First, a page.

Twenty years ago, destruction of families and communities erupted in Rwanda during the genocide of millions. Today, there is reconciliation. Victims and offenders are coming together to restore what, to many, may seem impossible. It’s the greatest act of forgiveness and it is being captured by photographer, Pieter Hugo.
The New York times is sharing the story of a non-profit organization, AMI, and their hand in making this reconciliation happen. The program brings together groups of Hutus and Tutsis to counsel them in hopes of leading them to ask for pardon from survivors and bring about peace.
The photos show the survivor and the perpetrator side by side. In some photos, the two are holding hands, like you would see in a photo of old friends. It’s a perfect display of beauty from ashes.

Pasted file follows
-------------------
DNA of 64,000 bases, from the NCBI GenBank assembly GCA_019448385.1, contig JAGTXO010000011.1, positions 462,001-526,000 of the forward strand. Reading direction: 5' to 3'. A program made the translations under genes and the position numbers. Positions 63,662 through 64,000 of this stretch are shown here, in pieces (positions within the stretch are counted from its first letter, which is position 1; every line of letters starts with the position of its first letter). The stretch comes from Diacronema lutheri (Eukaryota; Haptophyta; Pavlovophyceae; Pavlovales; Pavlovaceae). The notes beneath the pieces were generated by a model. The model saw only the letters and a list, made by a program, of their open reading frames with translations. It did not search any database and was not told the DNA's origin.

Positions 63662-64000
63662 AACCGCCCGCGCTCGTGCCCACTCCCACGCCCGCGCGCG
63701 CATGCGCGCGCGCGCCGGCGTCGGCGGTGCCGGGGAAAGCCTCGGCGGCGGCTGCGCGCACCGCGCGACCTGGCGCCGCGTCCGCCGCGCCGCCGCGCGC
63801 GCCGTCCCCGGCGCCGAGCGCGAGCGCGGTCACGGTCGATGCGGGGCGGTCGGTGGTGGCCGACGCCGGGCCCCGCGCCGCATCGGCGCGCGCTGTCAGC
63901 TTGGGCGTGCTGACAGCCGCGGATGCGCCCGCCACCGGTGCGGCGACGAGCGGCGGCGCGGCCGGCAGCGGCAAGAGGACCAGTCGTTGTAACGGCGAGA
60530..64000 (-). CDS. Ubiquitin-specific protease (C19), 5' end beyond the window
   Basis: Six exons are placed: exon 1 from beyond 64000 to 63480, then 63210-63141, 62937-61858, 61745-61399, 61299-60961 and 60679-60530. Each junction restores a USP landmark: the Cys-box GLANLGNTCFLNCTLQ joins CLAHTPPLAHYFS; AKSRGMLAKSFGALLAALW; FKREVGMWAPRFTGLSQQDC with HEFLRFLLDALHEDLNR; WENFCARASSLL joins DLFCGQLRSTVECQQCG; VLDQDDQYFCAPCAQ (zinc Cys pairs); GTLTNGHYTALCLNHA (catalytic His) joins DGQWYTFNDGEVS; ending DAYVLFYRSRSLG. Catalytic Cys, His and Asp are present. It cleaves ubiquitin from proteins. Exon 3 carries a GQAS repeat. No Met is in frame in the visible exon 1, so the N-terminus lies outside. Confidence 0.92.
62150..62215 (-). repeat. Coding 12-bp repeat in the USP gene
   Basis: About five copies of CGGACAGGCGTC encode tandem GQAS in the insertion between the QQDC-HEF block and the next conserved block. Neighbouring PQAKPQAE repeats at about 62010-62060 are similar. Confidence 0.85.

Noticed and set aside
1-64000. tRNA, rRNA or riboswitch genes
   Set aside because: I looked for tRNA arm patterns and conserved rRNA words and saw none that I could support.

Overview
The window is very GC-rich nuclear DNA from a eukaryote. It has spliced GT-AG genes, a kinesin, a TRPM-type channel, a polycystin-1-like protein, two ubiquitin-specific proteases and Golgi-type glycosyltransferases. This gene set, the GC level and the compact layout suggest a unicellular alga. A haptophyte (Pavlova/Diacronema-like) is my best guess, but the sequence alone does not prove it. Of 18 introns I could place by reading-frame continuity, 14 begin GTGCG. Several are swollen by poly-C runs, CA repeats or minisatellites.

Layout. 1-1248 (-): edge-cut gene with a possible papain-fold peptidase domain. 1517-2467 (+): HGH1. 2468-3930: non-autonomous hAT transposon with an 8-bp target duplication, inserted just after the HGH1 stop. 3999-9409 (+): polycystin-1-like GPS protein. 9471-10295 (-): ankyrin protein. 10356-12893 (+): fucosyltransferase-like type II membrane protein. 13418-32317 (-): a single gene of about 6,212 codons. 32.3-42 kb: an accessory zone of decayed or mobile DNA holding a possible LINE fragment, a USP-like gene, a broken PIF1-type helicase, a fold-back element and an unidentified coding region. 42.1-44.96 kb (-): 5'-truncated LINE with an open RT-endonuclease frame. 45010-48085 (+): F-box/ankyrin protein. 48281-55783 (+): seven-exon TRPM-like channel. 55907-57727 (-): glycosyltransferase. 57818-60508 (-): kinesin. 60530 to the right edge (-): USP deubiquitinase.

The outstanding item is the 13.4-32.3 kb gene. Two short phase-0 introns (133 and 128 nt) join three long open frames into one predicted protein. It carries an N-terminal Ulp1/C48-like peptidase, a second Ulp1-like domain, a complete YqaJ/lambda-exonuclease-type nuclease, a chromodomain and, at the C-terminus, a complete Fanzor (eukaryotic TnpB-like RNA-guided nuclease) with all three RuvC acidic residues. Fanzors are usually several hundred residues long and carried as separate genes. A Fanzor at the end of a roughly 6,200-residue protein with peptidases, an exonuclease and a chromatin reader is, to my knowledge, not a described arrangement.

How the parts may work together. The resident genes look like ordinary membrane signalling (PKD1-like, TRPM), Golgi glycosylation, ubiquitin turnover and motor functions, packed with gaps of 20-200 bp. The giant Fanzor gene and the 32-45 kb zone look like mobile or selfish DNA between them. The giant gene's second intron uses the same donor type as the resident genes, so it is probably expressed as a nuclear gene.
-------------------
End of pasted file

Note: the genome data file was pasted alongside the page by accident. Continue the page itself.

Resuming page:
NSABIMANA: “I participated in destroying her house because we took the owner for dead. The houses that remained without owners — we thought it was better to destroy them in order to get firewood. Her forgiveness proved to me that she is a person with a pure heart.”
MUKARWAMBARI: “If I am not stubborn, life moves forward. When someone comes close to you without hatred, although horrible things happened, you welcome him and grant what he is looking for from you. Forgiveness equals mercy.”
See the rest of the photos and read the full story here.